A website I visited recently recommended knitting holiday stockings. What a lovely idea, I thought. But I’d have to remember how to knit … I think I’ll just buy some “homespun” stockings instead. Yet there is a simple project I did one year for the holidays that was very rewarding in the same way knitting stockings would be — when I made my own fabric gift bags.
I made 20 or so, and gave them with holiday gifts inside to friends and family. The bags were a big success, and every year I tend to get one or two back with a gift for me tucked inside. The next year I give them with gifts again! The tradition of these gift bags has taken hold — others make their own varieties, and stories abound from memories of other gifts in the bags from other times. I will go that route this year.
At the time I bought new, pretty holiday fabrics, but if I had used unusual and festive fabrics from clothes found in second-hand stores, they’d be more inexpensive and eco-friendly. You can also reuse fabric from your own clothes, sheets, curtains, and pillow covers.
Making these gift bags couldn’t be easier. Here’s how to do it:
- Fabric ribbon
Determine how long and wide the bag needs to be and add one inch on each side for a seam. For example, to make generic 20 x 10 inch bags, cut out a piece of fabric 12 x 42 inches in size. Fold the fabric in half so that it is 12 x 21 when doubled.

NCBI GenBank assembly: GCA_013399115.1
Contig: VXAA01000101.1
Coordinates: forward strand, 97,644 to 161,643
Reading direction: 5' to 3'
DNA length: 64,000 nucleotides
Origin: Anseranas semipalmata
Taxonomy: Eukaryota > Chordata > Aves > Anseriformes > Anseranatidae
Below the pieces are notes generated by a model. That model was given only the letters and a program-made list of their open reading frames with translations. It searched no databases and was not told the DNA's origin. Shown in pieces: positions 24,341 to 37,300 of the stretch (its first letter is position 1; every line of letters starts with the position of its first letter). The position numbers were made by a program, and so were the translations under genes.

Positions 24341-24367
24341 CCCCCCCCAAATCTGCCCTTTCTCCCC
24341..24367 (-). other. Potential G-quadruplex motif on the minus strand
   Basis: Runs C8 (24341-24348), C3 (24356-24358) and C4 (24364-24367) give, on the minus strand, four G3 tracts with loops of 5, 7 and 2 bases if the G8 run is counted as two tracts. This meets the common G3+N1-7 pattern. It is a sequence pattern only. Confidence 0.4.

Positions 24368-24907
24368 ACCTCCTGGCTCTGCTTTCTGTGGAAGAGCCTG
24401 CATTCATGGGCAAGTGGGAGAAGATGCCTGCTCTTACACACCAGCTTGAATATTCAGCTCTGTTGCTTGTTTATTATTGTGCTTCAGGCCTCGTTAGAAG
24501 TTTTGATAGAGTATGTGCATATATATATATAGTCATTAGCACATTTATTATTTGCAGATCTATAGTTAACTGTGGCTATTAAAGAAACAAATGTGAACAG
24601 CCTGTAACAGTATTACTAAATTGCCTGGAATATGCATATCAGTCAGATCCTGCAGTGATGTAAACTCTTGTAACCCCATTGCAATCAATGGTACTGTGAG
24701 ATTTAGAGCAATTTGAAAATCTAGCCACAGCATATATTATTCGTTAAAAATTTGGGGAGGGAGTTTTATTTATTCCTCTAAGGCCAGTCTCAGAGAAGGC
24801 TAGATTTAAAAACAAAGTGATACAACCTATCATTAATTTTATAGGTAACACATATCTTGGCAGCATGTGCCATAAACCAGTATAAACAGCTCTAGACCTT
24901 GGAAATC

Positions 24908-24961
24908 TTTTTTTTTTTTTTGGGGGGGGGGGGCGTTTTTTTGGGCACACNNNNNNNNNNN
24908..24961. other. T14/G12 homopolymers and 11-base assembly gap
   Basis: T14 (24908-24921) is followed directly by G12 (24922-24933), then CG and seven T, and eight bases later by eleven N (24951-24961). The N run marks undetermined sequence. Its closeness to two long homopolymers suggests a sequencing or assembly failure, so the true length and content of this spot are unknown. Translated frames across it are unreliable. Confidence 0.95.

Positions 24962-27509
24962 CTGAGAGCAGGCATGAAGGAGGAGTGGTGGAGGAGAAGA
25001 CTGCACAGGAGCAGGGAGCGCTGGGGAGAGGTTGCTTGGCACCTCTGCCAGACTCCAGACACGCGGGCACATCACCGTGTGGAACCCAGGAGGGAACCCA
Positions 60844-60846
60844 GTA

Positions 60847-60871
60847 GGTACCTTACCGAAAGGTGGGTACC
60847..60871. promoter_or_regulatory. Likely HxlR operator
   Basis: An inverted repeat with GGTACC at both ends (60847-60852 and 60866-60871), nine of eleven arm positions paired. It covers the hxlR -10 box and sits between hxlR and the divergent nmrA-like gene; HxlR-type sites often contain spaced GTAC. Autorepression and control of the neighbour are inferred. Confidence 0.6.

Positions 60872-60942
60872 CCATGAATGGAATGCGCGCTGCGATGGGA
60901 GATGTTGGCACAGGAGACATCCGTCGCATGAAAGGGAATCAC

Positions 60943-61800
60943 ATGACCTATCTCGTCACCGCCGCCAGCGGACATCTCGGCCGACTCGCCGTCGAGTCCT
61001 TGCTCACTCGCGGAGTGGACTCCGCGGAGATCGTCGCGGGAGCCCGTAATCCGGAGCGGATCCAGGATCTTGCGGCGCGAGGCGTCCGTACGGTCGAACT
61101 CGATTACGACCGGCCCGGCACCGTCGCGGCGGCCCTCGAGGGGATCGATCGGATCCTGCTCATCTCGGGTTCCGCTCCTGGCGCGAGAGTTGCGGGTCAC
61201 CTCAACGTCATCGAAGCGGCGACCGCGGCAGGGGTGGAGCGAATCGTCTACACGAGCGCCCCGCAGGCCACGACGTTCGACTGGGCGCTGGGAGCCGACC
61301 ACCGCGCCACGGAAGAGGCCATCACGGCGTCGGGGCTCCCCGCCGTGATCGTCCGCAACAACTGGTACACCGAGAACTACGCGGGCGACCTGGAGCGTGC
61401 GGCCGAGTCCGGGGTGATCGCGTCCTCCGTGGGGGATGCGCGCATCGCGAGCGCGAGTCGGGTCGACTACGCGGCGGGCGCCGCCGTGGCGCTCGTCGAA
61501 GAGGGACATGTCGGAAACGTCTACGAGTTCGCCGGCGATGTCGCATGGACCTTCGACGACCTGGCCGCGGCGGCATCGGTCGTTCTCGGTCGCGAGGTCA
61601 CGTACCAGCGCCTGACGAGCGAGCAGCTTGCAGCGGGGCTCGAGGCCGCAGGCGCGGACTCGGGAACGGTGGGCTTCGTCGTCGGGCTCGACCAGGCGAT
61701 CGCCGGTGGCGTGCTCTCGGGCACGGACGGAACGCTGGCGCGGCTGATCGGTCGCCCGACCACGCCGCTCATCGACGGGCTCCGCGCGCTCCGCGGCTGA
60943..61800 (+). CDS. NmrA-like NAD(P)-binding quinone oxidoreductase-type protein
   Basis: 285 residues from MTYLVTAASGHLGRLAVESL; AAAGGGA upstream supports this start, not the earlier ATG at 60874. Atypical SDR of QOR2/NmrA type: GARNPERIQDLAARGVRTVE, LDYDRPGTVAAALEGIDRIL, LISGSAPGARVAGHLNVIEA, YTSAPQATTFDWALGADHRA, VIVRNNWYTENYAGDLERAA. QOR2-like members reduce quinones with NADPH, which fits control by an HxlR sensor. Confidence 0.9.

Fold the fabric in half, outside in, pin the sides together, and stitch the side seams together on three sides. Turn inside out. Fold the raw edge on the top of the bag to the inside and hem.
Cut a cloth ribbon at least 12 inches long. Tack its mid-point onto one of the seams on the outside of the bag, about 4 inches from the bag opening.
Making gift bags is a manageable project for most of us, but if you’re time-challenged this year, buy them instead. I like these from Nu-Era, and the team at Gaiam suggests these gorgeous drawstring fabric gift bags from Lyziwraps or their own reusable gift bags.
It’s nice to imagine the deluge of wrapping paper that clogs the landfills in the weeks after Christmas when you know you won’t contribute. Besides, your bags can become family heirlooms and reused for generations.
There are also a number of creative ways to use fabric to wrap gifts without making bags. I have a sister who makes quilts for a hobby. She’d love some unusual fabric; I’ll put that on my list for wrapping her gift this year. Another sister loves cloth napkins, so I’ll either buy or make her some cloth napkins, and wrap the rest of the napkins using one of them.